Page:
[Federal Register: September 28, 2006 (Volume 71, Number 188)]
[Proposed Rules]               
[Page 56937-56938]
From the Federal Register Online via GPO Access [wais.access.gpo.gov]

[[Page 56937]]



Fish and Wildlife Service

50 CFR Part 17

Endangered and Threatened Wildlife and Plants; 90-Day Finding on 
a Petition To List Usnea longissima in California as Threatened or 

AGENCY: Fish and Wildlife Service, Interior.

ACTION: Notice of 90-day petition finding.


SUMMARY: We, the U.S. Fish and Wildlife Service (Service), announce a 
90-day finding on a petition to list Usnea longissima (a lichen) in 
California as threatened or endangered under the Endangered Species Act 
of 1973, as amended (Act). Based on our review and evaluation, we find 
that there is not substantial scientific or commercial information to 
demonstrate that the California populations of U. longissima are a 
discrete and listable entity under the Act. Therefore, we have 
determined that the petition does not provide substantial information 
to indicate that the petitioned action may be warranted, and we will 
not be initiating a further status review of this species in response 
to this petition. We ask the public to submit to us any new information 
that becomes available concerning the status of U. longissima or 
threats to it.

DATES: The finding announced in this document was made on September 28, 

ADDRESSES: The complete supporting file for this finding is available 
for public inspection, by appointment, during normal business hours at 
the Arcata Fish and Wildlife Office, U.S. Fish and Wildlife Service, 
1655 Heindon Road, Arcata, CA 95521. New information, data, or 
questions concerning Usnea longissima may be submitted to us at any 
time at the above address.

FOR FURTHER INFORMATION CONTACT: Mike Long, Arcata Fish and Wildlife 
Office (see ADDRESSES), by telephone at 707-822-7201, or by facsimile 
to 707-822-8411. Persons who use a telecommunications device for the 
deaf (TDD) may call the Federal Information Relay Service (FIRS) at 
800-877-8339, 24 hours a day, 7 days a week.



    Section 4(b)(3)(A) of the Act (16 U.S.C. 1531 et seq.) requires 
that we make a finding on whether a petition to list, delist, or 
reclassify a species presents substantial scientific or commercial 
information to indicate that the petitioned action may be warranted. We 
are to base this finding on information provided in the petition. To 
the maximum extent practicable, we are to make this finding within 90 
days of our receipt of the petition and publish our notice of this 
finding promptly in the Federal Register.
    Our standard for substantial information within the Code of Federal 
Regulations (CFR) with regard to a 90-day petition finding is ``that 
amount of information that would lead a reasonable person to believe 
that the measure proposed in the petition may be warranted'' (50 CFR 
424.14(b)). If we find that substantial information was presented, we 
are required to promptly commence a review of the status of the 
    In making this finding, we relied on information provided by the 
petitioner and our evaluation of that information in accordance with 50 
CFR 424.14(b). Our process of coming to a 90-day finding under section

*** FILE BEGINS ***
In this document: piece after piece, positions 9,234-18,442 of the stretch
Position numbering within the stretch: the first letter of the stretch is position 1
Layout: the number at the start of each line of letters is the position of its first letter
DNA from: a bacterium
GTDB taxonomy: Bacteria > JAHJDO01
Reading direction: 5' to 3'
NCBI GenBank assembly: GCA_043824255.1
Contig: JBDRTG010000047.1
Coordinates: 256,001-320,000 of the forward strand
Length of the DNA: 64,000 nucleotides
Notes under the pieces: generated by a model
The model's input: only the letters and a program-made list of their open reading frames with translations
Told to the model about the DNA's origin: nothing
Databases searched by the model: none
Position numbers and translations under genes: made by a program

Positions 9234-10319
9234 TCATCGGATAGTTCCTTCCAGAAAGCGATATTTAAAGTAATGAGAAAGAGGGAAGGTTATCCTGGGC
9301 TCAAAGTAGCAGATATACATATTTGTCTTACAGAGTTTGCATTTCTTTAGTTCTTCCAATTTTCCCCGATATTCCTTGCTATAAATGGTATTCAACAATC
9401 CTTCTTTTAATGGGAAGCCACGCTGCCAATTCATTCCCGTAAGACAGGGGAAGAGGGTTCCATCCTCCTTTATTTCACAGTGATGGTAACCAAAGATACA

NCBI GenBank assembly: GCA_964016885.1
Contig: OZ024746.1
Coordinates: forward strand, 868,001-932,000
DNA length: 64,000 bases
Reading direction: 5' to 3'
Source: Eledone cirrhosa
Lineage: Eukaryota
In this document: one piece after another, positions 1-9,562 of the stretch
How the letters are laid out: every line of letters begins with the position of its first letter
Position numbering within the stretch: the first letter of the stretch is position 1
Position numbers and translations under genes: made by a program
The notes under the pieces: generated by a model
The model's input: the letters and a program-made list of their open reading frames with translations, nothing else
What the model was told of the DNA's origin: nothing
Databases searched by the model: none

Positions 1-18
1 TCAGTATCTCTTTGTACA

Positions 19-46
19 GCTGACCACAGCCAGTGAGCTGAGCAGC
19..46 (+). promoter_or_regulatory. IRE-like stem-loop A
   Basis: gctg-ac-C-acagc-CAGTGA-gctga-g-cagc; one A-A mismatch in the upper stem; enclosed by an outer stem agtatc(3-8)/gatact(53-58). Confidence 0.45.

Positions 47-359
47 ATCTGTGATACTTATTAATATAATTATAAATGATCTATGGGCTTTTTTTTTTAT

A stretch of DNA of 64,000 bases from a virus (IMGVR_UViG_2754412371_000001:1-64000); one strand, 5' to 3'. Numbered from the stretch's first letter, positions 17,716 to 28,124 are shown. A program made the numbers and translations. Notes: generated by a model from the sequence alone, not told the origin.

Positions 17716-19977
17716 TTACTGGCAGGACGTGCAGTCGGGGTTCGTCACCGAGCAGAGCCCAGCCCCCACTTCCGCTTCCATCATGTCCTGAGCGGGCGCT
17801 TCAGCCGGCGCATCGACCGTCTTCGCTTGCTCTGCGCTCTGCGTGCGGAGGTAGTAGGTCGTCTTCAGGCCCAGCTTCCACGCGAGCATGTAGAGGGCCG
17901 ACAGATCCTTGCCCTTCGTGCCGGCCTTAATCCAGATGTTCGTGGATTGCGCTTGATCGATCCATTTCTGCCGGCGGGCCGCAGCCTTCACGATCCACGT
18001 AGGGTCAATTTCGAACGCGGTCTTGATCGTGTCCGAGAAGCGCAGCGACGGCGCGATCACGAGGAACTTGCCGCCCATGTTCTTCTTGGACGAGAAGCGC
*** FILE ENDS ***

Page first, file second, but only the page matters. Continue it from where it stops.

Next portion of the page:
4(b)(3)(A) of the Act and Sec.  424.14(b) of our regulations is limited 
to a determination of whether the information in the petition meets the 
``substantial information'' threshold. The factors for listing, 
delisting, or reclassifying a species are described in 50 CFR 424.11.
    We do not conduct additional research at this point, nor do we 
subject the petition to rigorous critical review. However, we do check 
the petitioners sources and characterizations of information to 
determine that the sources support the characterizations, and that the 
sources are published and peer-reviewed, based on accepted scientific 
principles, or otherwise constitute scientific data.

Previous Federal Action

    On April 16, 2000, we received a petition, dated March 27, 2000, 
from Rudolf W. Becking (the petitioner) requesting that we list Usnea 
longissima in California.
    On April 27, 2005, we sent a letter to the petitioner stating that 
we had assimilated considerable information on the distribution of 
Usnea longissima and were requesting that the petitioner contact the 
Arcata Fish Wildlife Office to discuss the petition and the need to 
list the species. We received no response to our April 27, 2005, letter 
from the petitioner.

Species Information

    The genus Usnea was first described in 1742 (Dillenius 1742). In 
1824, it was placed in the Usneaceae family, and the species Usnea 
longissima was described (Articus 2004, p. 3). Currently, the genus is 
classified as a member of the Parmeliaceae family. U. longissima is 
easily distinguishable from other members of the genus by its long, 
string-like growth habit and white central cord (Pojar and Makinnon 
1994, p. 502).
    Usnea longissima, commonly called Methuselah's Beard or Oldman's 
Beard, is a lichen that resembles hanging strands of pale yellowish-
green hair. A typical strand of lichen can be from 15 centimeters (6 
inches) to 6 meters (19 feet) long. Each strand consists of a single 
main elastic strand with numerous short branchlets (Pojar and Makinnon 
1994, p. 503).
    Usnea longissima is typically found draped over tree branches and 
shrubs in well-ventilated, semi-open canopy forests. This species is 
not encountered frequently; however, in areas where populations are 
present, they are abundant. The healthiest populations of U. longissima 
are found in old-growth forests (Pojar and Makinnon 1994, p. 503).
    Usnea longissima is an epiphytic (a plant that grows upon or 
attached to another living plant) lichen consisting of a symbiotic 
relationship between fungal and algal organisms. The fungal part of the 
lichen (the mycobiont) forms the structure of the lichen, giving it 
shape and a medium for water absorption. The fungal portion also 
provides the lichen with nutrients. The algal component (the 
photobiont) is responsible for providing carbohydrates to the fungus 
through the process of photosynthesis (Vitt et al. 1988, pp. 156-175, 
    In general, lichens reproduce by producing small propagules (seed-
like parts of the plant) or by dispersal of fragments from the parent